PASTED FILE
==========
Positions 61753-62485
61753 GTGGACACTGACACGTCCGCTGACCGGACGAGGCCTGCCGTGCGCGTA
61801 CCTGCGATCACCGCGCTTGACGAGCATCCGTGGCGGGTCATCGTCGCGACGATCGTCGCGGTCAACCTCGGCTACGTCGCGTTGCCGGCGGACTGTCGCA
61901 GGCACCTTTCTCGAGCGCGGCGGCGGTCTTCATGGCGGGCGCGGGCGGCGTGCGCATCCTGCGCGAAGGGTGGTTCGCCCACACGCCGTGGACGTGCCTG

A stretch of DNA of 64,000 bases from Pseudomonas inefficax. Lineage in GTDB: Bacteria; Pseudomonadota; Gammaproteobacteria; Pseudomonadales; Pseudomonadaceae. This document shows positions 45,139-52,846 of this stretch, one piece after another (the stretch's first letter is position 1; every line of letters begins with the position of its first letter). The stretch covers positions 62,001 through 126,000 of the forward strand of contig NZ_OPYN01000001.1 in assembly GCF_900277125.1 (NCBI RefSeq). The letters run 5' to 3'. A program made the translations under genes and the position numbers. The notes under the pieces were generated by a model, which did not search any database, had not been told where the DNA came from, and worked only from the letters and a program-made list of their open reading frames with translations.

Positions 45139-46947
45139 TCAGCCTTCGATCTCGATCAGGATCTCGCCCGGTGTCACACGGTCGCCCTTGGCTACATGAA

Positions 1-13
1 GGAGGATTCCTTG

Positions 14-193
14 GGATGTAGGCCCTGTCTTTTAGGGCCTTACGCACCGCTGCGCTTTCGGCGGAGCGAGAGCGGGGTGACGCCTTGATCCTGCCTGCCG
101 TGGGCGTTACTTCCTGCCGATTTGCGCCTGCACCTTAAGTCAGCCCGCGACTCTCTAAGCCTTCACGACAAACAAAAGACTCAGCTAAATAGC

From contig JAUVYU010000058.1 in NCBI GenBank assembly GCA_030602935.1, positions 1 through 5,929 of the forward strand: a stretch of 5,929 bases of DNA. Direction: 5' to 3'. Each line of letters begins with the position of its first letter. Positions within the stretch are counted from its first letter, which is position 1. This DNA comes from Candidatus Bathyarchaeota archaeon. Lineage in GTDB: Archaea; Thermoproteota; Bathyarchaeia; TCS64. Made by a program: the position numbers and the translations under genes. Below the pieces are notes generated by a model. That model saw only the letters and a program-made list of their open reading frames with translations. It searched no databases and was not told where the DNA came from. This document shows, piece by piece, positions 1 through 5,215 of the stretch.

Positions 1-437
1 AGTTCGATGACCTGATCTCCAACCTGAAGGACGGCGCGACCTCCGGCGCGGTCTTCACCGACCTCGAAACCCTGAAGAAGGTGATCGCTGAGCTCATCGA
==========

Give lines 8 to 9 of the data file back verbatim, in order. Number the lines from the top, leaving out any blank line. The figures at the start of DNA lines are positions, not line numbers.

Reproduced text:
Positions 1-13
1 GGAGGATTCCTTG